How to 'reboot' your American dream

Effective plans for the future require at least two perspectives.

By

Many American families are forging a new frugal lifestyle, shopping in second-hand stores, using coupons, and sharing housing. Concerns regarding job security, retirement shortfalls, and weak investment returns have left many feeling threatened that the American dream is no longer achievable.

As Americans "reboot" their dreams and reset financial priorities, it is important to adopt the attitudes and practices of both accountants and economists. Accountants base their projections of future revenues on actual income and earnings, while economists devise forecasts based upon sophisticated modeling tools and "what if" scenarios.

Wearing these two hats can help you to better evaluate your capital foundation: human capital (ability to earn income), financial capital (return on investments), and emotional capital (capacity to handle risk).

Recommended: Could you pass a US citizenship test?

First, form a base estimate with the accountant's green eye shade. It should include today's bank account balances, employment income, investment returns, and liabilities (all outstanding credit-card bills, loans, and contractual commitments.)

Then create more optimistic projections with the outlook of an economist. Devise alternative scenarios with the assistance of online financial calculators. These tools can help you to vary spending estimates, income from new employment, housing expenses, and various asset allocation scenarios for your investments.

While retooling your finances, keep in mind the following seven rules for regaining financial security:

1. Manage risk. Identify your exposure to health problems, accidents, disability, unemployment, and long-term care – and consider insurance to avoid the financial losses that accompany such life experiences.

In terms of investing strategies, take your age into consideration. For investors above age 50, capital protection should be the focus. Younger investors should selectively use a dollar-cost averaging strategy to invest in longer-term equity markets, contributing the same amount periodically over time to smooth out the effect of swings in the stock market.

2. Secure your short-term financial stability. Fund a six- to eight-month reserve of your current monthly expenses and invest that money in an insured bank account for quick access.

3. Make time your ally. Maximize savings by starting early. Leverage the power of compounded interest. A 30-year-old investing $150 month at a 5 percent return will have $180,000 at age 65; a 40-year-old needs to invest $300 month to achieve a similar savings.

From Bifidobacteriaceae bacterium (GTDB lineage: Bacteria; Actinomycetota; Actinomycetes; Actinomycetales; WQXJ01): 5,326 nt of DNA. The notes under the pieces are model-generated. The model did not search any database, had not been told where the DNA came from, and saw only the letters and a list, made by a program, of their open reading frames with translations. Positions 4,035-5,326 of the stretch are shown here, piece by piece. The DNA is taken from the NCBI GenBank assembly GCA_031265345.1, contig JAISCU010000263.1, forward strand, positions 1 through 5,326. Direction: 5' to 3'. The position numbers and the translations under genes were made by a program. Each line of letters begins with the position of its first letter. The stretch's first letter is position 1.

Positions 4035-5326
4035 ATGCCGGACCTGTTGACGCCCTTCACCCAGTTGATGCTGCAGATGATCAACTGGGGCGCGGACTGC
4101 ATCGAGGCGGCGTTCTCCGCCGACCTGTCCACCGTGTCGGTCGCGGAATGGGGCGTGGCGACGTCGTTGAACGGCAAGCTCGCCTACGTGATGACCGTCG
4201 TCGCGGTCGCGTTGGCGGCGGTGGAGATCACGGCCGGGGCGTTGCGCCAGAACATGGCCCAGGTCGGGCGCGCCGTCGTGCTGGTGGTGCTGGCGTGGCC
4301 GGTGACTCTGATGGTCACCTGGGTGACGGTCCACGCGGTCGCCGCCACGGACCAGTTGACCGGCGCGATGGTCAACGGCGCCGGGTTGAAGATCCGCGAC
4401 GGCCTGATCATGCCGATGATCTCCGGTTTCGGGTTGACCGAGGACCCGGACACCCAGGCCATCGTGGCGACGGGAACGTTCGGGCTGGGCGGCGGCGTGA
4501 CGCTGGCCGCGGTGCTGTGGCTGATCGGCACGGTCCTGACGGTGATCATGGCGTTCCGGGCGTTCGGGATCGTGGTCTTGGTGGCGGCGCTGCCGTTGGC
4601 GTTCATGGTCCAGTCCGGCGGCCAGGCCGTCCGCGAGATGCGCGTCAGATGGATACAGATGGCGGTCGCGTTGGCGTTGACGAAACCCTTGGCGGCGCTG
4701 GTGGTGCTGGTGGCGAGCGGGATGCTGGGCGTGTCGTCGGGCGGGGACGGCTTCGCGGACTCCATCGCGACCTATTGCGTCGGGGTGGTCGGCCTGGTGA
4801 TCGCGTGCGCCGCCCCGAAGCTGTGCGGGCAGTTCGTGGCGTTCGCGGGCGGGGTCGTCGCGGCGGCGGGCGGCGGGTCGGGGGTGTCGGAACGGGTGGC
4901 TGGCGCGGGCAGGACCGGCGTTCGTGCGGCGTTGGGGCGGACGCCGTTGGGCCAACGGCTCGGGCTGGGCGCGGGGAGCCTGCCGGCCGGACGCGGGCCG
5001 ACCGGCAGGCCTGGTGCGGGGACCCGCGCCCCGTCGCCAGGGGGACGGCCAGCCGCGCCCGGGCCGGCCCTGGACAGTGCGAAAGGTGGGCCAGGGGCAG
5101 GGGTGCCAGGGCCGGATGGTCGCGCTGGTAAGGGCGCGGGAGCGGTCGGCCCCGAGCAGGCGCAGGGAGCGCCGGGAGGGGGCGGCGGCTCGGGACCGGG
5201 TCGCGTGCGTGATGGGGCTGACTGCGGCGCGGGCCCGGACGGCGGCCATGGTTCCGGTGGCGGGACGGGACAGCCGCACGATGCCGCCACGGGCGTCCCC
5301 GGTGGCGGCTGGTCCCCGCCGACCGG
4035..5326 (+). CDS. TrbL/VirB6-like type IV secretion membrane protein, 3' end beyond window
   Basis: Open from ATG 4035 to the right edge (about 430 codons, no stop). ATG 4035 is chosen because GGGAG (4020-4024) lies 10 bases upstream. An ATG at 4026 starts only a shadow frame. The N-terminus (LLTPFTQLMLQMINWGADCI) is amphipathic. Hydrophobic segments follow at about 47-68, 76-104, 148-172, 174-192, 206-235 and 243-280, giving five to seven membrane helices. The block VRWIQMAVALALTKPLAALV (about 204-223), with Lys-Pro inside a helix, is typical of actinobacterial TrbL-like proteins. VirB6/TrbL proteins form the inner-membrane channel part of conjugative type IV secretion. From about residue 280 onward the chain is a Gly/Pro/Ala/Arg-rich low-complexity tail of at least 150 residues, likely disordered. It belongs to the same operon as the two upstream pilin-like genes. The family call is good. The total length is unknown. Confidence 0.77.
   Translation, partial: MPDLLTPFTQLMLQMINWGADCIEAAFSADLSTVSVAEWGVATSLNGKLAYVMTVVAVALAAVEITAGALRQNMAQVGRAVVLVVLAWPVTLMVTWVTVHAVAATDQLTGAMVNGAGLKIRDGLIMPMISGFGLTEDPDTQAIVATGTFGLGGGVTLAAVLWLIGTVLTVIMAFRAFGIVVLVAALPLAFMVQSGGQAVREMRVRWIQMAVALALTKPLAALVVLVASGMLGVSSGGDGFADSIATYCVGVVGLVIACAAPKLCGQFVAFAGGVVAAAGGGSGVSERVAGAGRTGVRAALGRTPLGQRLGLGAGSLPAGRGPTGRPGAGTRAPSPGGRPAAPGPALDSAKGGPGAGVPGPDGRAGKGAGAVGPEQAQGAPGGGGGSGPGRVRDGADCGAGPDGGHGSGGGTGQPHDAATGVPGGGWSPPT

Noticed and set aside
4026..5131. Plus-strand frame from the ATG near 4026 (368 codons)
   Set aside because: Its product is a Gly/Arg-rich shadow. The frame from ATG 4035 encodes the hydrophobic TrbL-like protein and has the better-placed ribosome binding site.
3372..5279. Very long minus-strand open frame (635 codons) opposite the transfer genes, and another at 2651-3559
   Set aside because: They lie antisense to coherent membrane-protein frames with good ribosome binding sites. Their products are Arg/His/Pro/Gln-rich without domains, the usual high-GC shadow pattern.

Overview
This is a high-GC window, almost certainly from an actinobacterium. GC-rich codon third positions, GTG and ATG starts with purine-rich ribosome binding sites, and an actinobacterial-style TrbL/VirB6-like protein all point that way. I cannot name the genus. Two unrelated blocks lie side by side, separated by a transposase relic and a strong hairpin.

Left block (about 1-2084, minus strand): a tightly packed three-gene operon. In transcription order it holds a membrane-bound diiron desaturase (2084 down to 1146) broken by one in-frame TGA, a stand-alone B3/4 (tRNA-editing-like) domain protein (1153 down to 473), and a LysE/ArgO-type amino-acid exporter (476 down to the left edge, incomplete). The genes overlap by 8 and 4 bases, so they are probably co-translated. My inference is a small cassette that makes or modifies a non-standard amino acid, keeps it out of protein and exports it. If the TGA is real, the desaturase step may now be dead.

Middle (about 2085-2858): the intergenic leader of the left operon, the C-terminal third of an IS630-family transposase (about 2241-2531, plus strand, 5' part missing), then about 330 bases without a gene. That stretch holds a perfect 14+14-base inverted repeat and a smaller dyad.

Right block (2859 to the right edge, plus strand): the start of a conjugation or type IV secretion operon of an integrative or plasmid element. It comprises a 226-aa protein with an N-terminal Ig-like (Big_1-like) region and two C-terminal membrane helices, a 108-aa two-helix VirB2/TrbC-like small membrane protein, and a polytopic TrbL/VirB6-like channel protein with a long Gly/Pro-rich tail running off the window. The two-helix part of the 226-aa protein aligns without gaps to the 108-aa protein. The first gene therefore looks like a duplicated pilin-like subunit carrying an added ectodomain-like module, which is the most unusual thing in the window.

4. Create a net worth profile. Try to forecast where you might stand financially over time periods of 3, 5, 10, and 20 years. Setting intermediate time horizons for achieving financial goals – for example, paying off a mortgage, achieving savings of $250,000 – forces you to recognize slippages that can be corrected by modifying budgets.

Be tough in setting values for your home – assume single-digit appreciation over the next 10 years. Also set investment returns of 4-5 percent and calculate 10-12 percent increases in healthcare costs for at least the next five years.

5. Adopt an 'unretirement' mentality. The stock market's slump has led to expectations of working until age 70 or beyond. The "golden years" have gone the route of typewriters and black and white television, replaced with an attitude of phased retirement. Hold off on Social Security. Waiting until age 70 nets you a 132 percent retirement payment while retiring at 62 leaves you with only 75 percent.

6. Establish priorities to protect your retirement. Fund your retirement before your child's college education. The most generous gift you could bequeath a son or daughter is not an inheritance but a fully funded retirement.

7. Engage in a lifetime pursuit of financial knowledge. Use the vast online resources of financial information, study the changing global demographics that will determine our world economy, and research the healthcare and technological advances that may radically transform your future.

Most important, a positive attitude will dramatically improve your financial security. Despite recent financial reverses and possible employment disappointments, you own your future. Don't be a spectator in a volatile economy. It is essential to respond to life's challenges with energy, focus, and knowledge.

Dr. Kathleen Connell is a professor at Haas Graduate Business School, University of California, Berkeley.

Share this story:

We want to hear, did we miss an angle we should have covered? Should we come back to this topic? Or just give us a rating for this story. We want to hear from you.

Loading...

Loading...

Loading...